Analyzing the Running Back Position for the Jacksonville Jaguars

FOXBOROUGH, MA - JANUARY 21: Corey Grant #30 of the Jacksonville Jaguars carries the ball in the first quarter during the AFC Championship Game against the New England Patriots at Gillette Stadium on January 21, 2018 in Foxborough, Massachusetts. (Photo by Elsa/Getty Images)
FOXBOROUGH, MA - JANUARY 21: Corey Grant #30 of the Jacksonville Jaguars carries the ball in the first quarter during the AFC Championship Game against the New England Patriots at Gillette Stadium on January 21, 2018 in Foxborough, Massachusetts. (Photo by Elsa/Getty Images) /
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It was no surprise the Jacksonville Jaguars released running back Chris Ivory this offseason. What was a surprise may have been that the team did not take a running back in the later rounds of the NFL Draft to possibly replace him on the roster.

The Jacksonville Jaguars go into OTAs and training camp with the usual suspects on the roster, with a look to improve the position despite leading the league in yards per game last season at 141.4 yards a game. With what looks to be an improved offensive line with the addition of guard Andrew Norwell, the Jaguars will stick to the same strategy of a strong rushing attack and an over-the-top defense to win games, while the passing game hopes to improve from its 224.6 yards per contest from last season.

It all starts with Leonard Fournette. In 13 games last season – two lost to injury, one for violating team rules – Fournette averaged 80 yards a contest. He looked slower in the second half of the season and dealt with ankle and hamstring injuries. In the playoffs, he looked more like the rookie from the first half of the season.

If Fournette plays all 16 games and gives the team the same productivity, he should near 1,300 yards on the ground. He could also improve on his 36 catches for 302 yards and a touchdown. Fournette, playing in his second season, should continue to be that bell cow running back Executive Vice President Tom Coughlin likes in a power rushing attack.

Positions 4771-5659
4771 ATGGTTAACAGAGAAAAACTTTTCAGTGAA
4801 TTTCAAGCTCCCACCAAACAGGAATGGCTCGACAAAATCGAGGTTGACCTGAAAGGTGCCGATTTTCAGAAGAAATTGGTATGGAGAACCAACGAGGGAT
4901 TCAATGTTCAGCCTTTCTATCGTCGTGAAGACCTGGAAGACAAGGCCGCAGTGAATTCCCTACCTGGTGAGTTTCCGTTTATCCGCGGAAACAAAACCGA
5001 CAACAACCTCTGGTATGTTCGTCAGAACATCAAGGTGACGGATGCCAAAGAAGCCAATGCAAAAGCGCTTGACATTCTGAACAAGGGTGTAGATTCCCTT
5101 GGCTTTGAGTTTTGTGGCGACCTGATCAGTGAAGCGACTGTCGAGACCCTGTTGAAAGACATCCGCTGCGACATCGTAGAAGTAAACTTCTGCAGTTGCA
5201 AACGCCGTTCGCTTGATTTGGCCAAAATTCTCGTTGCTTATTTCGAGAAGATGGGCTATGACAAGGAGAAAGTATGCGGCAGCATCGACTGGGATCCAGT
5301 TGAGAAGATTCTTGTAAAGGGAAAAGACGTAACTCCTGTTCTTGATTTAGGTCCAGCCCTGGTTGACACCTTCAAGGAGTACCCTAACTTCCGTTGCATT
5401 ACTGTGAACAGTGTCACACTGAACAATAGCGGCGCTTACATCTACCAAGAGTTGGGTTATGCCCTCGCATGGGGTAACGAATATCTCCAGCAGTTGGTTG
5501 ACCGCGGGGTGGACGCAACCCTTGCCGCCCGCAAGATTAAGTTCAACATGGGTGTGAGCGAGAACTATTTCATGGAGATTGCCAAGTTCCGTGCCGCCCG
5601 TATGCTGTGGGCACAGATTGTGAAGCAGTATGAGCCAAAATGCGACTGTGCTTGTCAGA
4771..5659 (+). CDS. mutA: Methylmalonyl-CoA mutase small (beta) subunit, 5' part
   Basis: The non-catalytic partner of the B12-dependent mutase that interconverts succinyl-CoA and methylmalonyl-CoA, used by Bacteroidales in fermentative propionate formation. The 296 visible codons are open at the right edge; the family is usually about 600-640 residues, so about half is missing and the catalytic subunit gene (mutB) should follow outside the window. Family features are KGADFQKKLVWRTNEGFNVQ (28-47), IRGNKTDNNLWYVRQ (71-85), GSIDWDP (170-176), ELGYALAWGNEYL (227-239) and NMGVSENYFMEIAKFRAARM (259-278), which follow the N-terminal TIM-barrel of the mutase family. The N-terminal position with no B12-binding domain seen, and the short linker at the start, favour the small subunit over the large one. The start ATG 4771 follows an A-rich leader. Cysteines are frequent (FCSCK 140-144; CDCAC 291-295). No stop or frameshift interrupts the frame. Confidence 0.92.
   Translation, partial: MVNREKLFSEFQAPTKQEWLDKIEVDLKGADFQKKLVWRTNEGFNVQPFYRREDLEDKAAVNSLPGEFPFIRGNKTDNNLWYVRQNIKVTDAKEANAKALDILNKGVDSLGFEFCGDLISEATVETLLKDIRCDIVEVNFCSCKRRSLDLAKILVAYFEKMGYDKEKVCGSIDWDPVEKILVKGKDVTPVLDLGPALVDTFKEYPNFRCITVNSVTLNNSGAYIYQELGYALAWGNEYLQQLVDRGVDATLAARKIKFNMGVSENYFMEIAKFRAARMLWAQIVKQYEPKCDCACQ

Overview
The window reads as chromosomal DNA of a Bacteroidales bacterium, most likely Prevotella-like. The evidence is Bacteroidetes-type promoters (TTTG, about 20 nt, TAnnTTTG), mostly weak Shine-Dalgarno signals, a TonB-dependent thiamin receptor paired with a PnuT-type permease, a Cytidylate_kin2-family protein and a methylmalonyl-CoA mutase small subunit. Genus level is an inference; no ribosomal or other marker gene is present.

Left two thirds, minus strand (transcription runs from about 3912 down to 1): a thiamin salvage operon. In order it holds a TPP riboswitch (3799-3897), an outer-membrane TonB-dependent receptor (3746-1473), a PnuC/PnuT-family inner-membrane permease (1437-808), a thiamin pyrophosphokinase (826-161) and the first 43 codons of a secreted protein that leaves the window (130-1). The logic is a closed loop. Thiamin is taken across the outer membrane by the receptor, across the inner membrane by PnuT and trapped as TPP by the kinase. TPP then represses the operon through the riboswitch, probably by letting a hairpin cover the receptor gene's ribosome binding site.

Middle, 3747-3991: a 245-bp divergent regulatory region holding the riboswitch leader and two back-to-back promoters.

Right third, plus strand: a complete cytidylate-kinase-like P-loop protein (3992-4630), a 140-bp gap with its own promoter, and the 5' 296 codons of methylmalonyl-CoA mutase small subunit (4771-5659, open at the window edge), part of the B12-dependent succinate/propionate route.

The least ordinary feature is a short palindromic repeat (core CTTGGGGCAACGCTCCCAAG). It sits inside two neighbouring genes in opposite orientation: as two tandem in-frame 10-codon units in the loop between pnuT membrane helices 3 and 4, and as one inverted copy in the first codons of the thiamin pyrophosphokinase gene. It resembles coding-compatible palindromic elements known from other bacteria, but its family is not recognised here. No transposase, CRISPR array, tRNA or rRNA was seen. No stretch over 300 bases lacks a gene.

When Fournette needs a breather, TJ Yeldon and Corey Grant are more than capable of shouldering the load. After being inactive for the first six weeks of the season, Yeldon rushed for 122 yards and a touchdown in the team’s 27-0 win over Indianapolis. Yeldon is a straight-ahead runner who is big at 6-foot-1 and 223 pounds. He runs higher than most running backs, but is a solid No. 2 back in this offense. He should see more time on the field this season because he is also a solid pass catcher out of the backfield. Yeldon finished with 253 yards on 49 carries in 2017.

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Grant may have benefitted the most from Ivory’s departure and may finally get more touches instead of being best known for his special teams ability. While Grant had one carry for two yards in the AFC Title game, his ability to catch the ball out of the backfield was successful against the New England Patriots. He caught three passes for 59 yards and kept the Patriots defense on its heels, but the Jaguars coaching staff moved away from his success.

Grant’s best attribute is his speed, where he may be the fastest player on the roster. Grant is listed at 5-foot-11 and 203 pounds, and could become a change of pace type runner on a more consistent basis in this offense.

The wildcard in this unit may be Tim Cook, a bruising back who could be used in goal-line situations. He is listed at 242 pounds and is the heaviest of the running backs on the roster. The former Oregon State player figures to lock down the fourth spot in the running back rotation and will be called upon to help on special teams.

 

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